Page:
The FTC has teeth: Google agrees to pay $22.5M fine over Safari violations

Google is about to write a very big check to the Federal Trade Commission.

The company has agreed to a settlement and will pay a $22.5 million fine, the largest imposed by the FTC on a single company.

The fine comes after Google was charged with violating a 2011 agreement with the FTC by installing tracking cookies in Apple’s Safari browser. According to the agreement, Google wasn’t allowed to misrepresent to consumers how it collected user data. But by installing the tracking cookies, the FTC alleges that Google did just that.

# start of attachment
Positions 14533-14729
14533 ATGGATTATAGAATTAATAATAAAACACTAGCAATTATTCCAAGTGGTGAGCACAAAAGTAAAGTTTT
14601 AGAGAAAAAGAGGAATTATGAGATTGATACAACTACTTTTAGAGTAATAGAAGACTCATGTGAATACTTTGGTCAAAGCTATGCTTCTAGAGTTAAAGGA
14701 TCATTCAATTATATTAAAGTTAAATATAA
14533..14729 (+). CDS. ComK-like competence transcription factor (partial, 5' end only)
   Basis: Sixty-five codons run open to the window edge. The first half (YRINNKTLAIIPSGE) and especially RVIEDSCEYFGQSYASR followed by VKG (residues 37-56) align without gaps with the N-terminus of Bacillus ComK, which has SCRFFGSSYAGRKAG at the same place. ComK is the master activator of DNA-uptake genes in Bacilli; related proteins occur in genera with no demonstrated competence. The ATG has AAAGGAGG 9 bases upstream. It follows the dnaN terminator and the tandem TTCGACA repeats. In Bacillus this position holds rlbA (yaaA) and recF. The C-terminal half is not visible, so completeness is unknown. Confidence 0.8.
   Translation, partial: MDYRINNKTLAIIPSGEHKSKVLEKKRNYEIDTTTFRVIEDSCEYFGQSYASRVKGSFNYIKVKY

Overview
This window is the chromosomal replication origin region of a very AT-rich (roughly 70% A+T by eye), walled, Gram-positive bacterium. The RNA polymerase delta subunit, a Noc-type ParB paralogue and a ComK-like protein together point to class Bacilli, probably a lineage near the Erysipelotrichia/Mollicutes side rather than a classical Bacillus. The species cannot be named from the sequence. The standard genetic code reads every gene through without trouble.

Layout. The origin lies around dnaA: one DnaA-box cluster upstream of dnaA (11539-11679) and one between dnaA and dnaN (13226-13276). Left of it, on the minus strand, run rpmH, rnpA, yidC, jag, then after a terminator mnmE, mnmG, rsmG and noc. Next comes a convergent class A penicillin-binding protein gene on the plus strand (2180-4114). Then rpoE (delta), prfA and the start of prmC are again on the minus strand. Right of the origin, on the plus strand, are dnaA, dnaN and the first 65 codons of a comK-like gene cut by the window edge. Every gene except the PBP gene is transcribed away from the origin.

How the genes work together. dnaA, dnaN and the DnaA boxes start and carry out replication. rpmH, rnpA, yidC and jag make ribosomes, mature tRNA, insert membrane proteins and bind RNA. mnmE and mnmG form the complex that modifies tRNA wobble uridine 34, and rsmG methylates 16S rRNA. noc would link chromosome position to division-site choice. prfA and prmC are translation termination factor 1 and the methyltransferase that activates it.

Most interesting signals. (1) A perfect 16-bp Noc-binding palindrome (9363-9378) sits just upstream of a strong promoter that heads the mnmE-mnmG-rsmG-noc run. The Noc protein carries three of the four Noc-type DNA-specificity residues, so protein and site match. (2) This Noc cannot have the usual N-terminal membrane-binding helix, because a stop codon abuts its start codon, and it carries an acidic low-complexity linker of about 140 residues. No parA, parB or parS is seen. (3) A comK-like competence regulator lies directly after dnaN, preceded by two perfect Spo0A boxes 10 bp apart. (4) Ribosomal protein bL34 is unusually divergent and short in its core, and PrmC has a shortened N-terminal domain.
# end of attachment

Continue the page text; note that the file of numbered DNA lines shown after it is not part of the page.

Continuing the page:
Reports of the settlement emerged last month, though at the time it wasn’t clear whether Google would agree to pay it.

While it’s not an indication that Google violated the law nor a particularly large amount of money, the fine sends a clear message to companies under FTC supervision.

“No matter how big or small, all companies must abide by FTC orders against them and keep their privacy promises to consumers, or they will end up paying many times what it would have cost to comply in the first place,” FTC Chairman Jon Leibowitz said in a statement.

Basically, the FTC wants companies to know that plans to take agreement violations very seriously in the future.

Echoing previous responses verbatim, a Google spokesperson told VentureBeat that Google is dedicated to setting high standards of privacy and security for its users.

“We have now changed that page and taken steps to remove the ad cookies, which collected no personal information, from Apple’s browsers,” the spokesperson said.

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